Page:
European Parliament emphasizes that all languages, major or rare, contribute to a united human knowledge. Rare languages hold a different way of understanding the world, its past, and future, truly being at the heart of culture and identity.

The knowledge of rare languages is critical to foster relationships

We live in a world with many conflicts - social, political, military. While we’d love to move forward to the future with absolute peace, we acknowledge that reaching worldly peace is impossible without multilingual communication.

A Saudi Arabian linguist from Taif University explains that multilingualism is not a problem but a solution. Multilingualism can help establish a constructive dialogue between the fighting groups. Often, we’re separated by language barriers that lead to misunderstandings: embracing another language is one of the many factors in bringing people together.

The list of examples could go on and on because rare languages act as repositories of history. Some of the benefits we can receive from knowing rare languages can even help us in our careers. Take it as a bonus tip: knowing a rare language and its culture can make you stand out while looking for new job opportunities.

If you need an interpretation in a rare language for your meeting, don’t underestimate the power of the interpreters’ community. At Interactio, we’ve already connected people in 100+ languages - maybe yours will be a new one! 

By now, we can agree that the purpose of endangered languages is profound but aren’t we too late to save them?

What can we do to preserve rare languages?

There isn’t a problem that we can’t solve. Provided that individuals, businesses, and governments unite and think of linguistic diversity as equivalent to biological diversity. 

We all want to save endangered species, so why should we look at rare languages differently? 

Below are some actions we can take to keep rare languages alive.

Bringing back rare languages with the help of universities

It happened to the North American language - Miami. It was extinct in the 1960s, but Miami University in Ohio decided to find out as much as possible about the language, build a knowledge base on it, and offer its course for any students to learn. You just have to find a group of people interested in reviving a language, and the rest is on!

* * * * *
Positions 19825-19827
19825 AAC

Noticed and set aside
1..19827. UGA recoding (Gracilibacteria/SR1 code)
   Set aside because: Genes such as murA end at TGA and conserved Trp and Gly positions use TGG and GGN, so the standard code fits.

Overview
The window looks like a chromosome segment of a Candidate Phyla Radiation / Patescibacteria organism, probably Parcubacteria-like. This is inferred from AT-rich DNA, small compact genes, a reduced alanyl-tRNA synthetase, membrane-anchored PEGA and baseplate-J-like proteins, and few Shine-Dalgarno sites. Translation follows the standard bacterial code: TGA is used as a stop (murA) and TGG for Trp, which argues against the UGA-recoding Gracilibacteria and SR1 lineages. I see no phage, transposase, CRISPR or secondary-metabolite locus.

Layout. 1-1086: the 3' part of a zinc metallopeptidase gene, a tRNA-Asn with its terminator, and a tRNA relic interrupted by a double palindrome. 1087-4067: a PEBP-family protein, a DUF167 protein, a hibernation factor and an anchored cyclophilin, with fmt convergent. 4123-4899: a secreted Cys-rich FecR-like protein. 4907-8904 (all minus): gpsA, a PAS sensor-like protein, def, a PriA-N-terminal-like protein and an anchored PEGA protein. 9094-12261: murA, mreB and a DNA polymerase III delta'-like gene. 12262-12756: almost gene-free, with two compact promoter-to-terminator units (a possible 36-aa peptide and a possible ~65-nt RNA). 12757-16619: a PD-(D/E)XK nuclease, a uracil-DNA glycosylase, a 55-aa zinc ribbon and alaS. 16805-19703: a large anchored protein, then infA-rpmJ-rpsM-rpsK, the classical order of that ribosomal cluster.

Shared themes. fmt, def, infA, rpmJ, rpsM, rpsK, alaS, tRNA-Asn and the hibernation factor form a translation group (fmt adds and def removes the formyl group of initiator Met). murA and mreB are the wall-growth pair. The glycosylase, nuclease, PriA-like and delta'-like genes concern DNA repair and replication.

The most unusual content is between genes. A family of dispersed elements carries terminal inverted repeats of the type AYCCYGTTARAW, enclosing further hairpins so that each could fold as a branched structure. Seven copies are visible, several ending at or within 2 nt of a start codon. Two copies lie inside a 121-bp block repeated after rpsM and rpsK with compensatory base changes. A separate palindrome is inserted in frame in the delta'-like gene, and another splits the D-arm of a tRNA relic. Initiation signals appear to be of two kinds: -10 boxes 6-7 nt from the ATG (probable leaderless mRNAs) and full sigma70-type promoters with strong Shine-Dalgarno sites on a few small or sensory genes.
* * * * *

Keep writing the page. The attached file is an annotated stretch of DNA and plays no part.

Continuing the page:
Personally using endangered and rare languages in social media

Please, make this your personal challenge of the week if you speak any of the rare languages! Research done at the Living Tongues Institute for Endangered Languages says that one of the reasons English, Russian, and Chinese languages became dominant is their use in social media. So, maybe, moving rare languages to the Internet can help us ensure a spot for them, as well.

The power of public policy and laws

We clearly understand that keeping rare languages alive is a challenge, but we can only solve some of the big challenges with systemic changes. That is how one of the rare Paraguay languages started to thrive - when the government introduced supportive public policy towards the language of an indigenous group. 

Additionally, The New York Times wrote an article of this example stating that “it has even enshrined the Constitution” and right now, in the streets, “it is a source of national pride.”

So all of us, humans, must take the responsibility to preserve endangered languages. There is so much to learn from different languages in the world, so let’s just do our best to keep them alive!

After all, wouldn’t a future with one language be boring?

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Published on

October 8, 2021